What Is The Maximum Human Lifespan?

by Malc on August 1, 2011

Methuselah

Methuselah (TheoJunior via Flickr)

What is the maximum human lifespan is a fascinating question. And, more to the point, why is it so short?

There is no moral reason why we should deteriorate as we age and then die by the time we are 90, 100, 110 or – the maximum currently possible for humans – 120 years old. If we try to interfere with this factor – if we try to extend healthy human life – we are doing no more than Fleming did when he discovered penicillin; we just have different tools now. No doubt Fleming was considered a heretic in his day by some sections of the public.

The problem with extending the maximum human lifespan is that mammals are fairly complex beings, and evolution has resulted in our developing some fairly inefficient body processes.

For example, getting oxygen to our cells – via breathing and the red blood cells – is highly inefficient; it takes a lot of energy to get a single molecule of oxygen to a cell.

Science will improve this process massively, with huge benefits for oxygen capacity, physical endurance and general health. It is easy to see the life-saving benefits of this for, for example, premature babies and also those with lung disease such as emphysema.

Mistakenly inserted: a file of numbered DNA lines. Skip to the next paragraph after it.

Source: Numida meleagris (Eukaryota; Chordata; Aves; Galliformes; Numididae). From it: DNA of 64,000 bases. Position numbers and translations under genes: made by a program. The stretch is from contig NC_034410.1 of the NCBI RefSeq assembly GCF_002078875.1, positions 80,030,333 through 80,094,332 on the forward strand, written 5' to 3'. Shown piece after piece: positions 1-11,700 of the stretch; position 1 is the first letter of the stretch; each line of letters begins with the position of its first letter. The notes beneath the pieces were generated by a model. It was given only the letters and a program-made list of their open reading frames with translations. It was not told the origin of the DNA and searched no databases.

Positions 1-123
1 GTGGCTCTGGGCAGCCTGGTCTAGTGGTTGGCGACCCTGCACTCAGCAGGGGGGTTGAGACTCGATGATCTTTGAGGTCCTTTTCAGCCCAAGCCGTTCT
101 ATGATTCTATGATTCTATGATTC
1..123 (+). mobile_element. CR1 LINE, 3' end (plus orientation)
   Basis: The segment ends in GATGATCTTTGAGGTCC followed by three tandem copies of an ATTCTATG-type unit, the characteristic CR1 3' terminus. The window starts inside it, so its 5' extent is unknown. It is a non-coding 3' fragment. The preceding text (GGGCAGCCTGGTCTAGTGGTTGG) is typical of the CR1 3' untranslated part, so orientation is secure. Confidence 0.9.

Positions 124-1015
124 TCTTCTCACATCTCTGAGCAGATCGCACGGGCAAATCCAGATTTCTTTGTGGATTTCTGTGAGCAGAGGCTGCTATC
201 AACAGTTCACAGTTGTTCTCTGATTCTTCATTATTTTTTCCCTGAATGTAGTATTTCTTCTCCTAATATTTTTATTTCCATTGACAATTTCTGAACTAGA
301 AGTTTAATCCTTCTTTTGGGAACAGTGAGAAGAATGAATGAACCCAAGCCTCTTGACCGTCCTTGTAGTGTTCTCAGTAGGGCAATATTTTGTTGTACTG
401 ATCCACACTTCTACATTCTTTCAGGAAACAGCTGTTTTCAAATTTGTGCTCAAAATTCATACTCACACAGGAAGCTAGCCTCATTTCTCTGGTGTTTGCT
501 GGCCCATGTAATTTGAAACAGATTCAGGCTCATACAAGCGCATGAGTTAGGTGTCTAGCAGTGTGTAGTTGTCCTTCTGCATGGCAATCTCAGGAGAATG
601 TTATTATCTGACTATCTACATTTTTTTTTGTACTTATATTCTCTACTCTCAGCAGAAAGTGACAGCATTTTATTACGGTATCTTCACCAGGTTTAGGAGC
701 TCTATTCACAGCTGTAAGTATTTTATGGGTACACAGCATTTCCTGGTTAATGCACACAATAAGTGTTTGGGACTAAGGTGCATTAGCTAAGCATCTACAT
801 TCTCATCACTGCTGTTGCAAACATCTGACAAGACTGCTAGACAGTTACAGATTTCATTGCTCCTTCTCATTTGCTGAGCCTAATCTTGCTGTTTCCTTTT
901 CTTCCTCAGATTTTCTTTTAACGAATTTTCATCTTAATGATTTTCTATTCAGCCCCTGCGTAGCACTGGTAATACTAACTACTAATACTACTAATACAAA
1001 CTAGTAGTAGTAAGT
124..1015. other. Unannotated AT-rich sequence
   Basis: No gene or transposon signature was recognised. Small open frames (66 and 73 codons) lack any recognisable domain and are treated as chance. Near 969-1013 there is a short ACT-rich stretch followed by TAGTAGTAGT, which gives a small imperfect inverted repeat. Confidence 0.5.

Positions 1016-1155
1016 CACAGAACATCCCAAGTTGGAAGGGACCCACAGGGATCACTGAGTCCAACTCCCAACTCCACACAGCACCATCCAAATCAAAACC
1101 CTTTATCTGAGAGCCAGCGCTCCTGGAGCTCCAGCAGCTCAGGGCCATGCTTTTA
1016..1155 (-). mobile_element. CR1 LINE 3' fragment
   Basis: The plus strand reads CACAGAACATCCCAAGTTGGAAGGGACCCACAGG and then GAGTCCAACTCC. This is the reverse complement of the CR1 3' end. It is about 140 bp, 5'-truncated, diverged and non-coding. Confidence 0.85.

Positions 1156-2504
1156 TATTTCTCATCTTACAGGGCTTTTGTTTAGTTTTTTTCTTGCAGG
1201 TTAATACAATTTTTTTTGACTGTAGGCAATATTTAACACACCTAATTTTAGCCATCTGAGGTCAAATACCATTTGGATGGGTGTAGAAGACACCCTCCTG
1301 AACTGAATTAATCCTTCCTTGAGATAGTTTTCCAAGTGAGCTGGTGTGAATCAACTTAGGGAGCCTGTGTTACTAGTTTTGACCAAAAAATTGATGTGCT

Whales Live Longer

Some mammals do live a long time already. Some whales live up to 200 years, for example. Why shouldn’t humans? This isn’t a moral issue: it’s purely a physical one.

Some other beings – for example lobsters – live so long: that we have no idea of their life span. It seems to be indefinite. These are simpler beings, however, which reduces the accumulated damage of the type from which humans suffer. But the principle remains: lobsters show no signs of aging. In fact, in terms of fertility, the older they get, the more fertile they are.

Reducing Damage Is The Key

The key to healthy aging is reducing damage ion the body. This ranges from glycation (wrinkling, inside and out, promoted by high sugar levels in the blood), to oxidation – (free radical damage) (which anti-oxidants oppose), to reducing fat and building lean muscle (a high protein diet and interval training are both great for this; preferably both).

Check out this article from http://fightaging.com on a “20 minute argument in favour of Radical Life Extension”.

The maximum human lifespan is entirely brought about by physical restrictions. There is no morality to it: it is just a figure waiting to be extended by human science. Of course, lengthened lifespan will bring questions and issues, such as overcrowding.

But humans have shown they are resourceful and adaptable and they will, of course, use those skills as our lifespan increases, which it inevitably will. And – sooner than you probably think.


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